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Behav Brain Res. 2016 Apr 1;302:200-12. doi: 10.1016/j.bbr.2016.01.009. Epub 2016 Jan 8.

Amygdalar activation of group I metabotropic glutamate receptors produces anti- and pro-conflict effects depending upon animal sex in a sexually dimorphic conditioned conflict-based anxiety model.

Author information

1
Department of Biology, University of Puerto Rico, Cayey Campus, PO Box 372230, Cayey, PR 00737-2230, USA.
2
Department of Biology, University of Puerto Rico, Río Piedras Campus, San Juan, PR 00931, USA.
3
Department of Social Sciences, University of Puerto Rico, Cayey Campus, PO Box 372230, Cayey, PR 00737-2230, USA.
4
Department of Anatomy and Neurobiology, School of Medicine, UPR-MSC, PO Box 365067, San Juan, PR 00936-5067, USA. Electronic address: nivia.perez@upr.edu.

Abstract

Women are more susceptible than men to develop anxiety disorders, however, the mechanisms involved are still unclear. In this study, we investigated the role of group I metabotropic glutamate receptors (mGluRs), a target for anxiety disorders, and whether estradiol may modulate conflict-based anxiety in female rats by using the Vogel Conflict Test (VCT). We used ovariectomized female rats with high (OVX+EB) and low (OVX) estradiol levels and intact male rats to evaluate sex differences. Infusion of (S)-3,5-Dihydroxyphenylglycine (DHPG), a group I mGluR agonist, into the basolateral amygdala, a region involved in anxiety-responses, statistically increased the number of shocks in OVX, but not OVX+EB female rats at 0.1, nor at 1.0 μM. In contrast, DHPG statistically decreased the number of shocks in male rats at 1.0 μM only. DHPG (0.1 μM) increased the number of recoveries in OVX, but not OVX+EB or male rats. Sex differences were detected for the number of shocks, recoveries and punished licks, where female rats displayed more conflict than male rats. Western blot analyses showed that protein expression of mGluR1, but not mGluR5 was higher in OVX+EB>OVX>male rats in the amygdala, whereas no significant differences were detected in the hippocampus, olfactory bulb and/or the periaqueductal gray. Therefore, DHPG produced paradoxical effects that are sex dependent; producing anxiolytic-like effects in female rats, while anxiogenic-like effects in male rats according to the VCT. These results highlight the importance of including female experimental models to underpin the neural circuitry of anxiety according to sex and for the screening of novel anxiolytic compounds.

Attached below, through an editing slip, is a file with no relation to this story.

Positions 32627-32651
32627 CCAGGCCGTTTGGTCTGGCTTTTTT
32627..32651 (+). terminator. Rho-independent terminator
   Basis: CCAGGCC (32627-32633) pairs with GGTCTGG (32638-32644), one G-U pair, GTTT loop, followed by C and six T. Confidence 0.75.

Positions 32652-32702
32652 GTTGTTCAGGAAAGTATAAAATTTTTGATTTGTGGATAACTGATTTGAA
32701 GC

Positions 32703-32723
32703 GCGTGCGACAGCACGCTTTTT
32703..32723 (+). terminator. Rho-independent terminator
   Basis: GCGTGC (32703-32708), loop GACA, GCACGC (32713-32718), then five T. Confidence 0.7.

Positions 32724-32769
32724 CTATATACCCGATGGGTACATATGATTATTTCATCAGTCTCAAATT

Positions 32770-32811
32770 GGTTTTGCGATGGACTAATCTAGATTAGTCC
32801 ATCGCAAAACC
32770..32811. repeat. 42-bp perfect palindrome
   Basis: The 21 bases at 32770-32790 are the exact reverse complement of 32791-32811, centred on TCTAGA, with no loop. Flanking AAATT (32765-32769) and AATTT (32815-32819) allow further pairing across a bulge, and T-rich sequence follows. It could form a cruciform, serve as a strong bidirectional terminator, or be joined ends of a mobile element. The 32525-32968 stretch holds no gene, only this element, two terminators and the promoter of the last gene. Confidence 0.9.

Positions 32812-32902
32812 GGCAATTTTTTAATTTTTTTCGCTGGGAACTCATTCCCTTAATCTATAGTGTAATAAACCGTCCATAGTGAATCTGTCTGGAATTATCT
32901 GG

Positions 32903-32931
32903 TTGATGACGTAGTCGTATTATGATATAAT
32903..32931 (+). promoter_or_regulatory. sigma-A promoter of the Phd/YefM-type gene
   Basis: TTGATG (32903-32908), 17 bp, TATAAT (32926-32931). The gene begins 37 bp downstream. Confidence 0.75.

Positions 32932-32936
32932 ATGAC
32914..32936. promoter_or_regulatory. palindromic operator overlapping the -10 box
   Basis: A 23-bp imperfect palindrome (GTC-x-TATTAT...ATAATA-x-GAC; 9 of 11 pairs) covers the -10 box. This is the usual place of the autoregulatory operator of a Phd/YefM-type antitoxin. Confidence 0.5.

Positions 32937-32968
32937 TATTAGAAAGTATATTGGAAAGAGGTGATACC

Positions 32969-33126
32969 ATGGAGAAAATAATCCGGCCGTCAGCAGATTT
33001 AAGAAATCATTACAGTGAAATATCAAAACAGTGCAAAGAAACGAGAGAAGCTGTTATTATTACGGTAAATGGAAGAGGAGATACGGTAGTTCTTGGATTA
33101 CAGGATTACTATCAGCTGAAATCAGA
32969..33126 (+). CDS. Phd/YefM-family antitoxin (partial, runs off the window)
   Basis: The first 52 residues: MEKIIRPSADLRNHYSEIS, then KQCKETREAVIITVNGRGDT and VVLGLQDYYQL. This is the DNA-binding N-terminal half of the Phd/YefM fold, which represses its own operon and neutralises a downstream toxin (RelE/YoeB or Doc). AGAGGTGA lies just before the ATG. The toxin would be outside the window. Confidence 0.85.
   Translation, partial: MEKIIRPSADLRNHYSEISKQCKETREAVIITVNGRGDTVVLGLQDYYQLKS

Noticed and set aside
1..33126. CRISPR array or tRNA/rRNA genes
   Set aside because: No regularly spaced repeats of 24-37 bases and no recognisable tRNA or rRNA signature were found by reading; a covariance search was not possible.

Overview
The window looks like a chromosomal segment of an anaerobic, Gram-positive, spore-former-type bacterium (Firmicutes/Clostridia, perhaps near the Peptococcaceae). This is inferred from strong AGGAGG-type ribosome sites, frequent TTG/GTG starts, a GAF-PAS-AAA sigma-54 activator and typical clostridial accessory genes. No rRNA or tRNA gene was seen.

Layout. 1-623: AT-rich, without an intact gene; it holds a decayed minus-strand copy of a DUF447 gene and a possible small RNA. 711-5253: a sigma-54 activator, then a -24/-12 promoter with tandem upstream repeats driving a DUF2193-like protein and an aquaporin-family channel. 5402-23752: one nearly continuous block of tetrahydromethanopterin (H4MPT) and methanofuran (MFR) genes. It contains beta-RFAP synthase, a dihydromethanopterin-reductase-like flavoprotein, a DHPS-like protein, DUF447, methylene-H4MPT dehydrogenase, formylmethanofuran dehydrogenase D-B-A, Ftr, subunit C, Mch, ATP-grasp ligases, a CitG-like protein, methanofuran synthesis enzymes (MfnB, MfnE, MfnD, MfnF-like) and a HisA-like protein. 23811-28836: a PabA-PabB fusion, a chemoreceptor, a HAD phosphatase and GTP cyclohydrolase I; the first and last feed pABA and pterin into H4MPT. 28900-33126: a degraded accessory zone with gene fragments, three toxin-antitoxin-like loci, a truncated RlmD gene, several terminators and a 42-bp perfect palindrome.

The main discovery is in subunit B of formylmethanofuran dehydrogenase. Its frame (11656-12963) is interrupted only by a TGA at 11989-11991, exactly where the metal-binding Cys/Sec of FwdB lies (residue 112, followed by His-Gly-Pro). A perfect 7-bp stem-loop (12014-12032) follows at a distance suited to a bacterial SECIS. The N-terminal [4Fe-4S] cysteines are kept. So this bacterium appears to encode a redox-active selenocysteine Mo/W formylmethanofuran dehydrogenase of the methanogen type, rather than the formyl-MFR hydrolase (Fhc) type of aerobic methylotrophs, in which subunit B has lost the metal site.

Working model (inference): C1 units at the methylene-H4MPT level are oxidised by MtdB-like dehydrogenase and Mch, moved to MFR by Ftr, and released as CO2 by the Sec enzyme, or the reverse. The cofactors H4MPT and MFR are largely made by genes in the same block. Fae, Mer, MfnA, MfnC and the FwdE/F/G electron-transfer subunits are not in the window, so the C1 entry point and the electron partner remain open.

KEYWORDS:

Basolateral amygdala; Estradiol; Group I metabotropic glutamate receptos; Sex differences; Vogel Conflict Test

PMID:
26777900
PMCID:
PMC4839301
DOI:
10.1016/j.bbr.2016.01.009
[Indexed for MEDLINE]
Free PMC Article

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